The Hills Are Alive, and They Are Taunting Me

Kevin and I have very different theories on family vacations.

Kevin's is no doubt carefully constructed, thoroughly researched, and bolstered by a number of scientific studies regarding childhood development, parenting, human nature, and economics.  And of course a heavy dose of his ridiculously happy childhood.  But those of you who know Kevin know that he has full academic citations for everything he utters out loud.  If he doesn't, he doesn't say it out loud.  He may even source his thoughts for all I know.  Just in case you are wondering, this penchant makes arguing with Kevin an extremely frustrating and ultimately futile exercise.  But I've probably already said too much about Kevin, per our non-binding prenuptial agreement.

Kevin's Theory of Family Vacations is elaborate, but in practical terms boils down to a progressive stage of vacation types correlating to the children's ages that goes like this:

Stage One--Beach Vacations.  You do this when the children are babies through preschool because it minimizes logistics and walking.  Also presumably small children like sand and water.  Ours didn't, of course, but most children do.  You get a beach house and just kind of hang around for a week.

Stage Two--Theme Parks.  You do this when the children are early-to-mid elementary school.  They can now ostensibly walk more than a few feet, but only when motivated by cool rides, games, shows, gift shops, cotton candy and other overpriced sugar and plastic, and various other things that I would categorize as Gimmicky Clap Trap.  Presumably the children will be so excited by all the ways to spend their parents' money on worthless crap that they won't complain.  Ours do, but most children don't.  At least not in the advertisements.

Stage Three--National Parks.  You do this when the children are late elementary-middle school.  They can now ostensibly hike and appreciate the natural world.  You Go West and show them the wonders of America and spend time walking and talking and bonding as a family.  Presumably the children will like this, but I would not count on it.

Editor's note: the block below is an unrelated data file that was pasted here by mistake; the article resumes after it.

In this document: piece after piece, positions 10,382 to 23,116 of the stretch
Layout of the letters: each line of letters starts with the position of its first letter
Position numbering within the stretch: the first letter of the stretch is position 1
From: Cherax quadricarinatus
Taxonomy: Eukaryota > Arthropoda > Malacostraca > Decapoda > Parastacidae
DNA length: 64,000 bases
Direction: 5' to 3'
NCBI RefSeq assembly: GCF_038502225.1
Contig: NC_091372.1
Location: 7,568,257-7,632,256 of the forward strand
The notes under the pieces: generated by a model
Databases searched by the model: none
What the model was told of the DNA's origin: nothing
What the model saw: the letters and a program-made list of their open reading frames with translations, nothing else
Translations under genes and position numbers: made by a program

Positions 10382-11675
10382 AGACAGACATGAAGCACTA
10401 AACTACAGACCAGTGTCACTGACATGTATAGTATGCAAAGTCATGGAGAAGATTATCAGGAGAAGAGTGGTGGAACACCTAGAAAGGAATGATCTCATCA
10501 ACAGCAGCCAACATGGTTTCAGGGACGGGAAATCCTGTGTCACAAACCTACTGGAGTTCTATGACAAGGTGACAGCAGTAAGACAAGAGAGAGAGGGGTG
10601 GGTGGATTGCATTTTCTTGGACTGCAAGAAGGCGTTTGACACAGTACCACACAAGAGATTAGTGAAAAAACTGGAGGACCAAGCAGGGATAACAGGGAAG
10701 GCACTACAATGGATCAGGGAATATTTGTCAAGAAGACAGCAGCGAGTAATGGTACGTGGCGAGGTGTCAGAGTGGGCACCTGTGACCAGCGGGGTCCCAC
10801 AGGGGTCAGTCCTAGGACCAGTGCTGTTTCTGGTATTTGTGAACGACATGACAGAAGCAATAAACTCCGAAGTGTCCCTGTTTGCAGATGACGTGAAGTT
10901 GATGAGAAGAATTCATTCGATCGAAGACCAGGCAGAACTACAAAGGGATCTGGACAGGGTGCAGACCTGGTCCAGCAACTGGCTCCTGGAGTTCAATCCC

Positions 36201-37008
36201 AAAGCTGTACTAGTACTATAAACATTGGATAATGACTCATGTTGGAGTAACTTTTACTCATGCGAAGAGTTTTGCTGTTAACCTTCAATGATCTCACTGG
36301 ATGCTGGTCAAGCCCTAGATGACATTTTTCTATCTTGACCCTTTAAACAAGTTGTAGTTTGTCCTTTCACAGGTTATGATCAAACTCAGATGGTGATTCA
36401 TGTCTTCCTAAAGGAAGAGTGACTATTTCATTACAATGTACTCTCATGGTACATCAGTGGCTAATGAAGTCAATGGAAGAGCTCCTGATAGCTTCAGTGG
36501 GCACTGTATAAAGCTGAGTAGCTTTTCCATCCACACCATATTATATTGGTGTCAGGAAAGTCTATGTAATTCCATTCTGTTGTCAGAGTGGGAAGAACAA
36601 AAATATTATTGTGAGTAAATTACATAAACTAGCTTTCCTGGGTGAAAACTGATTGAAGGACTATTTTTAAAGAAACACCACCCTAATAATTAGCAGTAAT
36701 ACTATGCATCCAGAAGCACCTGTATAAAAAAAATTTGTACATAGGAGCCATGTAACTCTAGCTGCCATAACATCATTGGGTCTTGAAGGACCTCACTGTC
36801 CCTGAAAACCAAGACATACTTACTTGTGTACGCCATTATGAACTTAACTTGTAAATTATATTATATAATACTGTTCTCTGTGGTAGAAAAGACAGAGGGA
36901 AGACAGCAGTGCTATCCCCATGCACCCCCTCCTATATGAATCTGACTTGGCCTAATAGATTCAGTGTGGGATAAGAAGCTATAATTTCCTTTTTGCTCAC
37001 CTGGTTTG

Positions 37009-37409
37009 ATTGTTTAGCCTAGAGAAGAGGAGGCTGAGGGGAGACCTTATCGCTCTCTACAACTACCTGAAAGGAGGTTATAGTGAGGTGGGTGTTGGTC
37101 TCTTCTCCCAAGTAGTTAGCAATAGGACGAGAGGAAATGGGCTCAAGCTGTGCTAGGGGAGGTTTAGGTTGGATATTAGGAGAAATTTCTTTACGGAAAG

Stage Four--International Travel, to include Europe.  You do this when the children are in high school, if they are still speaking to you.  They can now ostensibly understand that America is not the only country, get something out of a five-hundred-year-old cathedral other than there are dead people underneath it, and appreciate that in other cultures, people eat things that don't come out of a box.   And if that doesn't work, you can tell them that the boys/girls in Country X are extremely attractive and also that there is WiFi.

We have indeed proceeded mostly a pace through these stages, although we are only now in Stage Two, and also I have thrown in Africa, because if you can get there in one piece, children ostensibly like animals and also I am from Africa so we are going there now and shut up.  Kevin knows not to mess with that.

My Theory of Family Vacations goes something like this: The children are going to complain and hate it regardless, so pick something that will keep the adults mostly happy and calm, preferably with built-in strategies of avoiding the children altogether.  The beach house thing was actually perfect.  You may recall that no one in my family actually liked the beach except for me, and I got to read a book by the ocean by myself for a solid week.  There were virtually no logistics and no crowds, both of which are the bane of my existence and in fact my anxiety disorder's number one and two triggers.

But now we are done with Stage One, per Kevin.  We are on to Stage Two.  In that vein, we took our second trip to Pigeon Forge, Tennessee over spring break.  So, if you haven't been to Pigeon Forge, it's like Branson, Missouri.  If you haven't been to either place, it's like a family-friendly version of Vegas.  If you haven't been there either, pick a scenic location and then carpet bomb it with expensive, tacky-looking, low-brow-culture attractions and activities that obscure all natural beauty in the vicinity and remove any temptation for vigorous outdoor activity.  Like take the Sistine Chapel ceiling and paint cute, hot pink, faux fur vests on everyone and give them all pet yellow flamingos and laser guns.  In the case of Branson and Pigeon Forge, add 50,000 American flags and God, as if he couldn't already be experienced in the majesty of the surrounding mountains.  Oh right, you covered those up with mini-golf.  Make the mini-golf a Stations of the Cross theme.